3. Oh… LOL.. Since when Taiwan needs to be blamed for US rising debt? For years, Taiwan has paid big money to buy US arms and still holds lots of US Treasury. Not every Taiwanese like to live in China, with over-70% of Taiwan people opposing that disturbing, ridiculous reunity issue. We get Presidential election next January. It looks very likely the pro-China, ruling KMT party will lose to DPP. Gritty Taiwan has been ditched by so many countries in int’l political arena, but never buckled. It just earned huge Forex reserves due to people hard works. Kane is at least right in one point that China spends much in military weapon aiming to attack the island, Formosa (beautiful island named by Portuguese centuries ago). He may further suggest US dumps all of its East Asian allies to please China in return for economic revival. His op-ed, anyway, is very funny, making me laugh at this boring night. But sadly to say, we live near by Goliath, a reality we can’t ditch for good. Maybe, we need more good pitchers in US to showcase our baseball strength, not military ability, as Chien-Ming Wang has done in Nats. All stars MLB players visited Formosa early this month. We love nice games highlighted by powerful pitching…. Good Luck and welcome back next year … “Taiwan Next” – election slogan by DPP …

  4. Harry T.

    As an American who had lived in Taiwan for two years, I have no idea what Kane is BSing about. It’s true that we [officially] do not recognize Taiwan as a sovereign state and it’s definitely not one of our most important allies, but perhaps unbeknownst to many Americans, Taiwan is NOT part of our territory (yup, it requires a visa for US citizens to enter Taiwan, the application fee is about $140 something if I remember correctly), so legally we cannot put that island up for sale on ebay or government surplus websites.
    Nevertheless, selling Taiwan to underwrite our debts and ensure our children’s future is a well-taken policy suggestion, perhaps this is something Rick Perry forgot to mention after his “oops” gaffe.

  5. Pat Woodruff

    I am astounded the NYTimes would print such… gosh, words fail me.

    Since when is “Sell Thy Neighbor” a viable, respected international strategy? Who trusts a traitor, really? Absolutely no one. Would Chinese leaders feel more respectful? Would our friends in other places suddenly feel just oodles safer because the US had handled its debt problem?

    Kane: “The battle today is between competing balance sheets, and it is fought in board rooms; it is not a geopolitical struggle to militarily or ideologically “dominate” the Pacific.”

    Not how the Chinese see it. They are busily building their navy into something formidable, with long-range capability, that the US must treat with caution.

    Kane: “And finally, it would save China the considerable sums it has been spending on a vast military buildup.” (Not sure if I can stop laughing over this one. )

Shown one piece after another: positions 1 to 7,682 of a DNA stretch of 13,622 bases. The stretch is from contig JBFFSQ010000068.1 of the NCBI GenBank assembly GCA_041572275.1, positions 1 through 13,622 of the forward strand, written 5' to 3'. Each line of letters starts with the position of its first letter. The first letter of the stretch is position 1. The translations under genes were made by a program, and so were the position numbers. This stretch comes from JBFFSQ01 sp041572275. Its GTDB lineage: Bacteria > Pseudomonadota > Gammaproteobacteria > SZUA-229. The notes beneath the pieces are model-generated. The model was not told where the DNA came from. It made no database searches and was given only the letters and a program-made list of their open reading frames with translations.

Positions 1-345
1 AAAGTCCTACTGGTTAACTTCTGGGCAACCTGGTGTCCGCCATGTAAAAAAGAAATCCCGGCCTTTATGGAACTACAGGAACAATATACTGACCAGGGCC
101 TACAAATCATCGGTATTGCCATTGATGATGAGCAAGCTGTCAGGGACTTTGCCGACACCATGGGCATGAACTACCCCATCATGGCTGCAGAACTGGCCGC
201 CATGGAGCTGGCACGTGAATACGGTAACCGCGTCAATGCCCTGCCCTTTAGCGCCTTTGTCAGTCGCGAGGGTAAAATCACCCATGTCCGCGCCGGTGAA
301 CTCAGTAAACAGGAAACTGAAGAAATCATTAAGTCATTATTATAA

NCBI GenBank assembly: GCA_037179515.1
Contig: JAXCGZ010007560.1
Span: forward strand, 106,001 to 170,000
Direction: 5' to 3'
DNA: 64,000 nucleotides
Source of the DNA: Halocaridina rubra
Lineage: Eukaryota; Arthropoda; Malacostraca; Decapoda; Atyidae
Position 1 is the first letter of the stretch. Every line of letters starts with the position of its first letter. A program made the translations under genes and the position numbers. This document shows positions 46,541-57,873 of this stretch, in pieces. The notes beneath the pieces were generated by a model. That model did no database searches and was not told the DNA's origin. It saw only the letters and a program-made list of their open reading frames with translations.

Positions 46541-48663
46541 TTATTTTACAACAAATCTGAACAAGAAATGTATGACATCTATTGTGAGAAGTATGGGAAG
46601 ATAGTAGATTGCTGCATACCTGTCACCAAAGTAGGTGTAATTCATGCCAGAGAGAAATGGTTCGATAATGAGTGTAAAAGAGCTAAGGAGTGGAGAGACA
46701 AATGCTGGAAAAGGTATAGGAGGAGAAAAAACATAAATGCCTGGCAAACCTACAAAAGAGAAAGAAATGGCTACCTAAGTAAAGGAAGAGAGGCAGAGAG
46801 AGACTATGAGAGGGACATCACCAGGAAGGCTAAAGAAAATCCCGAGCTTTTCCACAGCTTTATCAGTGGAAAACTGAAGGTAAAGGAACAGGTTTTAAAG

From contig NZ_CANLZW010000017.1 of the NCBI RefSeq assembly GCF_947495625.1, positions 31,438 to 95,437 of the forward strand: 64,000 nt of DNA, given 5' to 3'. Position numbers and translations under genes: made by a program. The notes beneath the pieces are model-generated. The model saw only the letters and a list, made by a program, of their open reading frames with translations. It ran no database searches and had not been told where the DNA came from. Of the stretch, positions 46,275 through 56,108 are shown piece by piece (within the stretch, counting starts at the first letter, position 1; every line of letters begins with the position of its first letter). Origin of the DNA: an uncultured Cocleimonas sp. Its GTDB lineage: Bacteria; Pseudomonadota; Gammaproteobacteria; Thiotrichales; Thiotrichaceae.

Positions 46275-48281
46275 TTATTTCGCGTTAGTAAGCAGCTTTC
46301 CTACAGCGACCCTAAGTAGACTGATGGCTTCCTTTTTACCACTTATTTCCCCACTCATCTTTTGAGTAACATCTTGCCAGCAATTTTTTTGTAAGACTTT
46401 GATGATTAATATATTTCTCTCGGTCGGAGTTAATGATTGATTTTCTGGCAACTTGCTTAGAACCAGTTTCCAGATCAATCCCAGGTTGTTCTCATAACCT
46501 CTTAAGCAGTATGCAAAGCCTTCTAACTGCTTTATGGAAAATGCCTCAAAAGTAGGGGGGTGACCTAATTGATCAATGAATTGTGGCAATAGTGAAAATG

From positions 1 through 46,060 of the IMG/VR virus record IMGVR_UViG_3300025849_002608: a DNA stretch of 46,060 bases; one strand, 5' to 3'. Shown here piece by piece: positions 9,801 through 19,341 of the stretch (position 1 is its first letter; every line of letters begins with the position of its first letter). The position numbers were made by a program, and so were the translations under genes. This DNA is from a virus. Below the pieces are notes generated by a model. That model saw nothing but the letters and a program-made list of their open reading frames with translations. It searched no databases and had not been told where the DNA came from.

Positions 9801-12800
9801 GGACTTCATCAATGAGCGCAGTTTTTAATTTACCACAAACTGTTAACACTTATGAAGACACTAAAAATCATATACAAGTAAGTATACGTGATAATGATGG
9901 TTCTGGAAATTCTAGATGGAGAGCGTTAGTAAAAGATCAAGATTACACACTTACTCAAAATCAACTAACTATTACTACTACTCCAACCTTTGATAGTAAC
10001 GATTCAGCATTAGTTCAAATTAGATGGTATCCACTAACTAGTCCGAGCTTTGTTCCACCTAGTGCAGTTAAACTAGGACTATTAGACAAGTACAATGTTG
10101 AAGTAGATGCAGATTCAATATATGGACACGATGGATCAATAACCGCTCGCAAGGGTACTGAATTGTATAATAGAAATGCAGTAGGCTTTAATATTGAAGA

The Red Army has a very strong role in the CCP. They churn out militarist policies to keep demonstrators in Tibet, or Tienamin sq., or the Islamists in Central Asia China, submissive. They got clout with capital C and guess what? Their understanding is that human nature demands military power. No peaceniks there.

    The buildup for handling Taiwan is a stepping stone. Next stop, dominate the seas around Malasia, Indonesia, and the Philippine Islands in order to extract trade concessions. If Taiwan issue disappeared they would create another.

    Kane: “The Chinese leadership would be startled — for a change — if the United States were to adopt such a savvy negotiating posture. ”

    They would be startled, but not by our savvy negotiating posture. They would be startled at the utter capitulation of political dominance by the US.

  6. sahid machen

    Six years ago, I ditched NYT for WSJ. This article by this Kane has once again convinced I have done the right thing. Keep up with publishing articles like that, you will soon find yourself no more respectable than National Enquirer.

  7. Ho-Pan O-Ren

    Seems to me that Kane would sell his own mother as a prostitute if it helped his personal “balance sheet” look better. The former “whatever” is a current hypocrite. – from an American, in Taiwan 6 years, married to a Taiwanese, and with child.

  8. Bill Ganapathy

    Judging from the above comments, it is shocking that a paper like the N.Y. Times deemed fit to publish it. The world looks to America for everything, even though it has been roundly criticized for a host of ailments like the financial contagion etc. yet there is no denying the fact that with all its missteps, it is the last bastion on earth and here is this gentleman with his treacherous views. God help not just Taiwan and the other countries under China’s sights but even this very country itself.

  9. Hank L Chang

    It has been 2 years after NYT published this article from Mr. Kane. Apparently, the situation in the US is not getting better, but worse. Maybe it is the time to reconsider Mr. Kane’s proposal.
    However, the US will have to move faster, because, we’d also been waiting to be sold for 2 years. If the US still can not make the decision, we, the Taiwan people, will sell ourselves to the Great China for the same price minus one to be more competitive. That means, every Taiwanese will get US$49,565 at once, plus we can save tens of millions annually to buy the unnecessary weapons from you.

  10. Catherine Yen

    This Paul Kane, he comes from Harvard… the same as Ma Ying Jiou. If we mentioned Kane and Ma, Harvard is unfortunately to become the cradle of evil —- Shame on these guys, Harvard’s education needs a deep reflection.